As for inside Zabadani city, not one house has been spared the effects of the regime’s bombardment that persisted from 2012, when the Free Syrian Army first gained control of several towns in the Zabadani plain, until April 2017, when the remaining fighters and families in the city left for the north of the country under the so-called ‘four towns’ deal, whereby the residents of Zabadani and neighboring Madaya were removed in parallel with the removal of civilians and injured from the two besieged towns of Fuaa and Kefraya in Idlib Province.

Within a few weeks of the deal’s implementation, the regime began expounding on the priority of Zabadani’s reconstruction, to which billions of Syrian pounds were allocated, including 450 million (c. $875,000) to remove the rubble, 70 million (c. $135,000) to rehabilitate the clinic, and 1.5 billion (c. $2.9 million) to restore service institutions. At the same time, the regime allowed Zabadani’s locals to return, if they wished, to look for and inspect their houses, later also allowing visitors to come and see for themselves what the “hands of terror” did to this Damascene summer retreat, with banners awaiting them bearing such messages as “The people of Zabadani welcome their esteemed guests” and “The people of Zabadani salute the Syrian Arab Army,” without specifying whom among “the people” went to the trouble of printing and installing these banners with such hospitality and generosity, while they have no shelter in which to take refuge from the destruction of every dwelling, in part or in whole.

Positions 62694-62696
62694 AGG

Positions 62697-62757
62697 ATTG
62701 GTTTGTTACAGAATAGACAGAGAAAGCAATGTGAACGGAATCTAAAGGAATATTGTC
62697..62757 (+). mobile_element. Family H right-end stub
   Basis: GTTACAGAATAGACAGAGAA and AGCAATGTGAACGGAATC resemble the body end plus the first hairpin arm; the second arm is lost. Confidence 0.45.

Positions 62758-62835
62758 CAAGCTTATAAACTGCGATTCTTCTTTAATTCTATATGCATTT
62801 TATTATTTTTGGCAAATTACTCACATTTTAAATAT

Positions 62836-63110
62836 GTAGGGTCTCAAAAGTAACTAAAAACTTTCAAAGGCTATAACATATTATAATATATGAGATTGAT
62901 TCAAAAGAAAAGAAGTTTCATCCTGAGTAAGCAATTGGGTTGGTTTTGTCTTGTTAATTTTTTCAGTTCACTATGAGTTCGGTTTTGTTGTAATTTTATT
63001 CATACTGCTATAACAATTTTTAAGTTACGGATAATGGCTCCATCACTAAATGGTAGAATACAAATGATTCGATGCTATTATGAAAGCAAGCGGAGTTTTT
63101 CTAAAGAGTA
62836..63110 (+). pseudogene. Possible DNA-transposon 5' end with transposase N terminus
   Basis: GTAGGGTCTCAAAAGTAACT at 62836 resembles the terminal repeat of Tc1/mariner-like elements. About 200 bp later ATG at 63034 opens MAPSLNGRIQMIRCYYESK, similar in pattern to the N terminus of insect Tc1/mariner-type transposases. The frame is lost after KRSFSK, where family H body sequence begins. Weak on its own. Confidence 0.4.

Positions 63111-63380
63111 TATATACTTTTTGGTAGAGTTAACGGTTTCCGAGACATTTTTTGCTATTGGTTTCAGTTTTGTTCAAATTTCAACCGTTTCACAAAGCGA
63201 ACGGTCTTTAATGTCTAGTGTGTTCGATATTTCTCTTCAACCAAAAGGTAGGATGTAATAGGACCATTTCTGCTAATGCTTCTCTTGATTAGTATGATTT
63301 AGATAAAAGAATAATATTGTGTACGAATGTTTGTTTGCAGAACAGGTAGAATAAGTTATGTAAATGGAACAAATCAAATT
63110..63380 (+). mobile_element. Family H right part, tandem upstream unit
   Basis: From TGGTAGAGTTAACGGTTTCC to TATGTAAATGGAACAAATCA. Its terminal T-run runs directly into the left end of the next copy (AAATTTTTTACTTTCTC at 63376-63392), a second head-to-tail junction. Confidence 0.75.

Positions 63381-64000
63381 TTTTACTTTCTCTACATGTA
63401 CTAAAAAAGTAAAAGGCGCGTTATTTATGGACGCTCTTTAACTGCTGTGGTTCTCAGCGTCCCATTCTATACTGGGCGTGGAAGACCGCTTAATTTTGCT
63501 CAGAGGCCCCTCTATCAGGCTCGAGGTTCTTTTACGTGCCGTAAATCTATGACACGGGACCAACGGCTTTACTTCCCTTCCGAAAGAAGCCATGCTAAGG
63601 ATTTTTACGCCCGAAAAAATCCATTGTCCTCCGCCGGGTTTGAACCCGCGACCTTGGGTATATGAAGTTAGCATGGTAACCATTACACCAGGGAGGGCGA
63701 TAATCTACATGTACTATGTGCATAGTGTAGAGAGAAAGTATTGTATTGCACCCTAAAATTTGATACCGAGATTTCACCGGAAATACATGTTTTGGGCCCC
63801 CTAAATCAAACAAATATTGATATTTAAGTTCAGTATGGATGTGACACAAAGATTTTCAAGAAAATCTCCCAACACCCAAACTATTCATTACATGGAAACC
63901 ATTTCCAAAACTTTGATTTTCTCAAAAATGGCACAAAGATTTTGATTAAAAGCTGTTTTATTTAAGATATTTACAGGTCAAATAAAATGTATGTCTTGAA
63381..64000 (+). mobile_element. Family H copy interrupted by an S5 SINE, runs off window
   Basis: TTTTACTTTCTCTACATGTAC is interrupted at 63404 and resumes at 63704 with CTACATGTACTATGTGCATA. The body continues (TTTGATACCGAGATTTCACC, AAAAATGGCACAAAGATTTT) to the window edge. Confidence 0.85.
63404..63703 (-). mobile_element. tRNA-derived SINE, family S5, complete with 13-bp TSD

This destruction did not prevent dozens of families from returning at least once. Among them are those who found their homes and despaired of the possibility of repairing them, and so rented other places elsewhere. Others tried to remove certain necessities that had survived the looting at the regime’s hands, while others still preferred to repair whatever they could, that they might be rid of the strain of renting. These last were mostly residents of the fringes, which were spared the lion’s share of the bombings and air raids.